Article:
It will be noticed that the constitutionality of the provisions of the sections under which the appellant was convicted had not been convassed before the High Court. But in the petition for special leave, to this Court, the ground was taken that ss. 124A and 505 of the Indian Penal Code ‘are inconsistent with Art. 19(1) (a) of the Constitution.
It has not been contended before us on behalf of the appellant in C.A. 169 of 1957 or on behalf of the respondents in the other appeals (No. 124- 126 of 1958) that the words used by them did not come within the purview of the definition of sedition as interpreted by us. No arguments were advanced before us to show that even on the interpretation given by us their cases did not come within the mischief of the one or the other section, as the case may be. It follows, therefore, that the Criminal Appeal 169 of 1957 has to be dismissed.
The above paras are quoted from Kedarnath v. State of Bihar; 1962 AIR 955. C.A. 169 of 1957 arose directly from the grant of special leave whereas other appeals (No. 124-126 of 1958) arose from the certificate granted by the High Court. C. A. 169 of 1957 was dismissed, and the other appeals were allowed and the cases were remanded to the HC for decision in view of the law laid down by the SC. C. A. 169 of 2015, which was the Kedarnath case and was dismissed, didn’t make any statements of incitement to violence directly but made calls generally to bring in revolution against the capitalists, the zamindars and the “Congress goondas”; CID slueths were called dogs. However, even then the appeal was dismissed, which would make a legally illiterate person believe that making calls for bringing in revolution as is also the case in JNU case, is sedition. In the other appeals, the statements were far more offensive: in one of the cases direct calls were made to organize voluntary army and resist govt authorities by using violence, and in yet another case violence was advocated for overthrowing the govt. But, ironically, these appeals were allowed and the case was remanded to the HC.
The reason for above discrepancy is that the C. A. 169 of 1957 didn’t arise from a certificate granted by the HC; therefore, the SC didn’t find it fit to remand the case back to the High Court. However, this in no way means there was any decision on merits on the facts of the case in any of the appeals before the SC. The decision just laid down the law, and since no attempt was made to seek decision of the SC on merit on facts, none was rendered. Frankly speaking, this is another instance of callousness of the SC, which it pretty often do by not rendering decisions on facts even after comprehensive perusal of the same. Such instances are numerous: Oleum Gas Leak Case, Zakia Jaffrey Case, Rajesh Talwar Case, etc. This callousness not only did injustice to the appellants in C. A. 169 of 1957 but also left it open for the executive authorities and politicians to keep misusing the provision of sedition under the IPC.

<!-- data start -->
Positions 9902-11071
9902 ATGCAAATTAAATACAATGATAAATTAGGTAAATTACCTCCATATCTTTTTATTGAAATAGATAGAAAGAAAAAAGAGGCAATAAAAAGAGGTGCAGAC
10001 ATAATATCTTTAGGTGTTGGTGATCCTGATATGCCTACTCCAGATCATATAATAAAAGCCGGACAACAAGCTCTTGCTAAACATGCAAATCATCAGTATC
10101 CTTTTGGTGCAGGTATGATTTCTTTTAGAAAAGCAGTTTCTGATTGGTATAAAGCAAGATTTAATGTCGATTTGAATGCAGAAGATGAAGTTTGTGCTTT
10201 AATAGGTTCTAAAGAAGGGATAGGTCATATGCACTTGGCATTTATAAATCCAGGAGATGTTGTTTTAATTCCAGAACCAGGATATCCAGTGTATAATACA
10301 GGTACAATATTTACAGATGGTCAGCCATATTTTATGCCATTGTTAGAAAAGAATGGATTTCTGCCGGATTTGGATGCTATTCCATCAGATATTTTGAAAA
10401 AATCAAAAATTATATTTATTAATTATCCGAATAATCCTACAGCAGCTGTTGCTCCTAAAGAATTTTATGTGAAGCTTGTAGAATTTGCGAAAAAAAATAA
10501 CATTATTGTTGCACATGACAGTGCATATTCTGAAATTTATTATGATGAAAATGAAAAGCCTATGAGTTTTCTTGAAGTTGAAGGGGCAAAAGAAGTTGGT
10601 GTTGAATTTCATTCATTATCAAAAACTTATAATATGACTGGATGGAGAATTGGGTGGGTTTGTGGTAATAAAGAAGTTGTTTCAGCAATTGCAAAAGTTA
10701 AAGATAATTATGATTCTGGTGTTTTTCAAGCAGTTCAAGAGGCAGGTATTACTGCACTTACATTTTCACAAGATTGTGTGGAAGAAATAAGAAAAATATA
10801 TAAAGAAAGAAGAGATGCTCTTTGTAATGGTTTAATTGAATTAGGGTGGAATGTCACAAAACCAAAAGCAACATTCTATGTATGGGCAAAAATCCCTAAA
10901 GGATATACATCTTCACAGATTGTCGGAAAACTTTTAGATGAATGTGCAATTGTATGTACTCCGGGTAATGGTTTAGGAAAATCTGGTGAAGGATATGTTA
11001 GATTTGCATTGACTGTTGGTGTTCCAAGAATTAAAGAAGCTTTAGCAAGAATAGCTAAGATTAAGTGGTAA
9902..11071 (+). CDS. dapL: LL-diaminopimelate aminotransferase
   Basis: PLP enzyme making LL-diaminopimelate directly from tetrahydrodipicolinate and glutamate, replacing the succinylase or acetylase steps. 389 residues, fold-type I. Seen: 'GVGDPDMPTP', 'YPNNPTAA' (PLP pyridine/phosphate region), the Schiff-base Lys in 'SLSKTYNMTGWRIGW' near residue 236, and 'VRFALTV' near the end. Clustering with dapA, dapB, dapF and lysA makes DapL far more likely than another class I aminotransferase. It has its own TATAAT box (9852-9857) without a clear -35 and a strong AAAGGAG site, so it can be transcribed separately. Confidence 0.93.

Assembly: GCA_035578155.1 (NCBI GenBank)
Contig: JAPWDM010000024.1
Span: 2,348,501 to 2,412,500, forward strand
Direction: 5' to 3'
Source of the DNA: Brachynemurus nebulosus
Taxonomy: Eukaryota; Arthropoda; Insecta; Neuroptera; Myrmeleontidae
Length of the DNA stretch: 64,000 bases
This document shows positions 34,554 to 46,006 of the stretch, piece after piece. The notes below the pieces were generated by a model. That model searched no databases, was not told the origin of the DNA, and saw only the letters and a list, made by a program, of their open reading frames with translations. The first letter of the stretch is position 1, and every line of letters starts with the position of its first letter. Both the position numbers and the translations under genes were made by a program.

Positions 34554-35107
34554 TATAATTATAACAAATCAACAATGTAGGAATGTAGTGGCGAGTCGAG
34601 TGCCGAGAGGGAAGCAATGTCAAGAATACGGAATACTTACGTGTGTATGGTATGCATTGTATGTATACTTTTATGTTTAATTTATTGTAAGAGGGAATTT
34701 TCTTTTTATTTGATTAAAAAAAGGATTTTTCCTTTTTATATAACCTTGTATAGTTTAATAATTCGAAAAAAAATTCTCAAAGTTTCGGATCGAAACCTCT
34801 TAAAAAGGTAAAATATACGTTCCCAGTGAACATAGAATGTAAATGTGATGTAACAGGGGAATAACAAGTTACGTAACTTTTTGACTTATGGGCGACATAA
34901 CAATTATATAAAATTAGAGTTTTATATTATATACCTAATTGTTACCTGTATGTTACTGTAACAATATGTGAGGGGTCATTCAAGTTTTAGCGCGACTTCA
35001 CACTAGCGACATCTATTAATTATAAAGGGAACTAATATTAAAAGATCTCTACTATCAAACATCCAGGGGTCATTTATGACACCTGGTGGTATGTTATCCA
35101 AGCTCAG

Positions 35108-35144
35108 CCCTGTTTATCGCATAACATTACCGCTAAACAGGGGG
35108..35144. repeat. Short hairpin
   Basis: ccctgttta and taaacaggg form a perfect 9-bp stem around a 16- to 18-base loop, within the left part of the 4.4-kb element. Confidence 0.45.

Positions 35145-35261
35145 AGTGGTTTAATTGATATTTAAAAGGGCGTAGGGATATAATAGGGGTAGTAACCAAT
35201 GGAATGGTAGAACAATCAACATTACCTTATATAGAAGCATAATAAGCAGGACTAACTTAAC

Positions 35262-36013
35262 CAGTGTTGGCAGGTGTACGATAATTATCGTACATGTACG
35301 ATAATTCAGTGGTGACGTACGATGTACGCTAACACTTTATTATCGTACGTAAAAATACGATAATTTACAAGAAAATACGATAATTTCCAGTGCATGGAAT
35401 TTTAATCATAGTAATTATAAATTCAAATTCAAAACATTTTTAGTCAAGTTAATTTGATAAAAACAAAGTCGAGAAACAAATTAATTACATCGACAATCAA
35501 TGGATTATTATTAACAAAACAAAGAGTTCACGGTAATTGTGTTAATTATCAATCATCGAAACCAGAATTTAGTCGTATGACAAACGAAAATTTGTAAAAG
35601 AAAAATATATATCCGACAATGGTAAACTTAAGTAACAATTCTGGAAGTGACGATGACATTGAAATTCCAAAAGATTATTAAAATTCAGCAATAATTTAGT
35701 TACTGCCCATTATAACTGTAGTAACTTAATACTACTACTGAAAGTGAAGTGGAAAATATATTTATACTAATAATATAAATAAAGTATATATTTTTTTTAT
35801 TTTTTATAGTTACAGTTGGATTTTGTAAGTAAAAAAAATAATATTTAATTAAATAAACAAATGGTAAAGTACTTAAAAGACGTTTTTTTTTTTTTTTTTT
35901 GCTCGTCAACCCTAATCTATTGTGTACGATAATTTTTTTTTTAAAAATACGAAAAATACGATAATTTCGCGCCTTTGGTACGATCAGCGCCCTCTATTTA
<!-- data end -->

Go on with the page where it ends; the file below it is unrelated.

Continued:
Further, I think the decision on law is also not good. Sec 124A is indeed an attack on “Right to Freedom of Expression”, and intention or tendency to incitement of violence, public disorder, law and order problem, as a qualification to the definition of sedition thereby bringing it under the parameters of constitutionality, is an unfortunate compromise. Sec 124A falls within the chapter dealing with offenses against the State, whose underlying scheme is to punish waging of war against the State, its organs and friends. Violence, public disorder, and law & order problems are covered elsewhere under chapter entitled “Offences against Public Tranquility”. Mere look at the provisions under the two chapters will make it clear that offences against the State are far graver than those against public tranquility. Offences against the State carry severe punishments like death penality and life imprisonment, whereas the offences against public tranquility carry meager punishments of 6 months and 1 year imprisonment in most of the cases. The SC just failed to realize this scheme of the IPC and distastefully mixed the two set of offences.
I think the Kedarnath judgment is an arbitrary judgment without any independent application of mind. The SC just relied on the law as it existed in the UK and as enumerated in an earlier decision of the Federal Court, but never applied its mind independently, which it could have very well done being a five judge bench. This judgment has corrupted the scheme of the IPC and the “Right to Freedom of Expression”, and it needs to be reviewed at the earliest.
© 2016 Ankur Mutreja